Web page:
Currently amongst the chaos he is exploring the site of Margat, one of the biggest medieval Knight’s  castles in the Middle East. Earlier this year Euronews journalists caught up with him to find about his work. He started excavating this castle in 2006 and is still involved in its excavation. Previously he had a team of volunteers with him, many Hungarian and Syrian students but now with the conflict he is a solo worker. He hopes that they return one day when it is safe.

Fortress of Margat taken from Time Magazine

Extra information;

http://www.euronews.com/2013/07/10/the-cultural-cost-of-conflict-syria-s-ancient-treasures-in-ruins-/ with videos of damage

http://whc.unesco.org/en/news/1073    –  UNESCO  Red alert list of 6 heritage sites in danger

Categories: Middle East Archaeology | Leave a comment

Syria’s Ancient Remains in Ruins

“Damage to the heritage of the country is damage to the soul of its people and its identity”, Irina Bokova, Director-General of UNESCO

War and journalism make for very dangerous partners but in the middle east they are often together.  Conflict gives rise to war reporting. War reporting does a great job at exposing the human life lost in a conflict but under-reports on the cultural heritage lost.  A good example of this is the ongoing crisis  in Syria in which through the media we are told of the human loss ( more than 100,000 people died) but we are not  told about the loss of  cultural heritage. Gunfire and falling bombs and  is a higher priority for reporters than archaeology. I can appreciate this but we must not forget the heritage.

Syria has a rich historical past with having had influence from people like the Egyptians, Greeks and Romans. My mind boggles at the thought of so much of this history going up in flames. Syria of course is just one example of a war torn country’s lost heritage. Much heritage has been lost in places like Iraq and Afghanistan also rich in history.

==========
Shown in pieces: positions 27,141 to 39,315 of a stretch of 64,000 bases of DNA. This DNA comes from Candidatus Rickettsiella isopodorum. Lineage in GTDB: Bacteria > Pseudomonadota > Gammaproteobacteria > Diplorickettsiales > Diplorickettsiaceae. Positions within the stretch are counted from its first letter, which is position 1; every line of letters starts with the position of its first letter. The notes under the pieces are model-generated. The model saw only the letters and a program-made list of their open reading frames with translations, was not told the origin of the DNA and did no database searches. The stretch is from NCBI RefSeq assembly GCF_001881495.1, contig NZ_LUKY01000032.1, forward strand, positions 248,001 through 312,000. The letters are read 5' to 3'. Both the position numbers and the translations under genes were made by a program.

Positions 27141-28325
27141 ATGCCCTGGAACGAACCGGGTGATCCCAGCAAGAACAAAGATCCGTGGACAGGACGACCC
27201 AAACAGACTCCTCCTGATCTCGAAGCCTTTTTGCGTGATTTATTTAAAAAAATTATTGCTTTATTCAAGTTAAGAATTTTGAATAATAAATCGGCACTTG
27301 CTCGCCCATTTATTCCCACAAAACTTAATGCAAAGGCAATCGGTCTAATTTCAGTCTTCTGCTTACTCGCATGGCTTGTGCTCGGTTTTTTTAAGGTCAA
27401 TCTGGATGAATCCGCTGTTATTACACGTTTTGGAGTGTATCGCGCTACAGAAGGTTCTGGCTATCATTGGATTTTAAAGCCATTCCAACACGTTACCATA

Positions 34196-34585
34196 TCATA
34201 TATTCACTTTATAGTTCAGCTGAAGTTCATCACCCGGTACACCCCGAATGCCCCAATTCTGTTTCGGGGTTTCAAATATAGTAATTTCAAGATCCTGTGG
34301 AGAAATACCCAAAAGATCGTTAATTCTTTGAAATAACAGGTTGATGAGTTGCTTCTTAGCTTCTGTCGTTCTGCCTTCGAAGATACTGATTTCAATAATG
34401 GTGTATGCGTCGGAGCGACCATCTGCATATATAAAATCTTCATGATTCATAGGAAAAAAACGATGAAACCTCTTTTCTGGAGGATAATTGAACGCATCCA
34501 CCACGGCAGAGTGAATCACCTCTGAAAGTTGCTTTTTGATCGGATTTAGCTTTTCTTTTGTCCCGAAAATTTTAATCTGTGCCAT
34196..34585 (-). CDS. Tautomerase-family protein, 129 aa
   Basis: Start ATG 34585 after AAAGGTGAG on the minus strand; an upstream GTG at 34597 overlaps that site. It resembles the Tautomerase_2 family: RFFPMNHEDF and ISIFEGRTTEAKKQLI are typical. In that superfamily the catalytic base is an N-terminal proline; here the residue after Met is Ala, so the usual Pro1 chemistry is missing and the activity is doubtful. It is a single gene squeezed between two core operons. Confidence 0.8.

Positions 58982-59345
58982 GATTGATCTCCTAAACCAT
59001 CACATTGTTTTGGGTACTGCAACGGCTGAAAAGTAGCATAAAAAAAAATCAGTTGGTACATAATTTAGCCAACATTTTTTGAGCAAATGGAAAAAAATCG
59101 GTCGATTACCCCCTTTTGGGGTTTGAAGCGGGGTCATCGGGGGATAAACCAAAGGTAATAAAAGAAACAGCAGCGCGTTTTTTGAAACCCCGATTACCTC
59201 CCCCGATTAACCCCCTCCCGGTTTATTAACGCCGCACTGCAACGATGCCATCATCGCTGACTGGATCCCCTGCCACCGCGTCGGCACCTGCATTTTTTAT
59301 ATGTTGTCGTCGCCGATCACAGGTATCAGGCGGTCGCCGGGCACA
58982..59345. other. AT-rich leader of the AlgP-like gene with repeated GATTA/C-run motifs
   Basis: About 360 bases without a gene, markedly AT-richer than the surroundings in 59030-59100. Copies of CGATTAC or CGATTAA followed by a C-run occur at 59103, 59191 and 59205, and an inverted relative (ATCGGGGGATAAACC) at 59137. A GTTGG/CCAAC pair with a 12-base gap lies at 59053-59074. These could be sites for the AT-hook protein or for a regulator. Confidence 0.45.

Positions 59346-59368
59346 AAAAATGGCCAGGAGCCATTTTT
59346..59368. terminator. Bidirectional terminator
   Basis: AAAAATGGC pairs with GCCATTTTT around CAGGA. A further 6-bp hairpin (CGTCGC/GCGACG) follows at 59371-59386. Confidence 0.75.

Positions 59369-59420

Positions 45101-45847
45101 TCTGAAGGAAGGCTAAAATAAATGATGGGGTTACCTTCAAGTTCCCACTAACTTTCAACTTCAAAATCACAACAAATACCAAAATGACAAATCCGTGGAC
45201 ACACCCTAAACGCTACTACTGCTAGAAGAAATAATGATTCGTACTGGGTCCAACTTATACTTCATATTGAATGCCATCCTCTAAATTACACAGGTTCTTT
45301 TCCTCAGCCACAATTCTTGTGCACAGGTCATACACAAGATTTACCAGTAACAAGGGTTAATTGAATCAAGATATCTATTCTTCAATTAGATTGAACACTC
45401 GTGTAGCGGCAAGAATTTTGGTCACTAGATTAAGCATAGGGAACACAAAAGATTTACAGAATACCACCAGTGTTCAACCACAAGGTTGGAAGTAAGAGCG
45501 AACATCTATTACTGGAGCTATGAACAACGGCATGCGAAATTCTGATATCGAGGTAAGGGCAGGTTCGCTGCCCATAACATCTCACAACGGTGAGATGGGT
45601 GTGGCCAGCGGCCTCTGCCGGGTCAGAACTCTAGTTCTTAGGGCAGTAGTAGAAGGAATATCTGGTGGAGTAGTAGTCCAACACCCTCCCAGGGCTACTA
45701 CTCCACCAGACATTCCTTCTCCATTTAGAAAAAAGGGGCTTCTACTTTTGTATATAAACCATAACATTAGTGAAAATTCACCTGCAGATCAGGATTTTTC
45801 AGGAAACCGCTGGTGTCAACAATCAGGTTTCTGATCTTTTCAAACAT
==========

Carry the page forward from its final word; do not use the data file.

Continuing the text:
Conflict in Syria taken from NPR

 

Beautiful Crusader Castle in Syria taken from PRI

Many Syrians are using centuries old castles as hiding places and fortresses from the enemy. The ancient cities of Aleppo and Palmyra are being  pounded constantly by  tanks. They have suffered enormous damage. Palmyra known as the Bride of the Desert was the most visited tourist site in Syria given its impressive Roman ruins and its previous state of excellent preservation. I still remember seeing it on my television screen back in early 2000 when travel show Getaway was filming a segment there.

The presenter was mesmerized by the city. Fast forward now to 2013 and im certain that presenter would be horrified at what he would  see. Apart from ancient cities, museums in Syria are being looted for their treasures. With war comes poverty and unemployment  so many Syrians are trying to sell relics to make money. Their number one goal is survival. UNSECCO is doing all it can to protect as much heritage as possible with the resources it has. Often its very difficult as its representatives risk death entering a war zone.

The Great Citadel of Aleppo taken from monuments of Syria

 

Palmyra taken from National Geographic

I have great admiration for Balázs Major, an archaeology professor from Hungary’s Pázmány Péter Catholic University. He  has been researching in Syria for 15 years.  He has made it a mission of his to do what he can to preserve the heritage.

Currently amongst the chaos he is exploring the site of Margat, one of the biggest medieval Knight’s  castles in the Middle East. Earlier this year Euronews journalists caught up with him to find about his work. He started excavating this castle in 2006 and is still involved in its excavation. Previously he had a team of volunteers with him, many Hungarian and Syrian students but now with the conflict he is a solo worker. He hopes that they return one day when it is safe.

Fortress of Margat taken from Time Magazine

Extra information;

http://www.euronews.com/2013/07/10/the-cultural-cost-of-conflict-syria-s-ancient-treasures-in-ruins-/ with videos of damage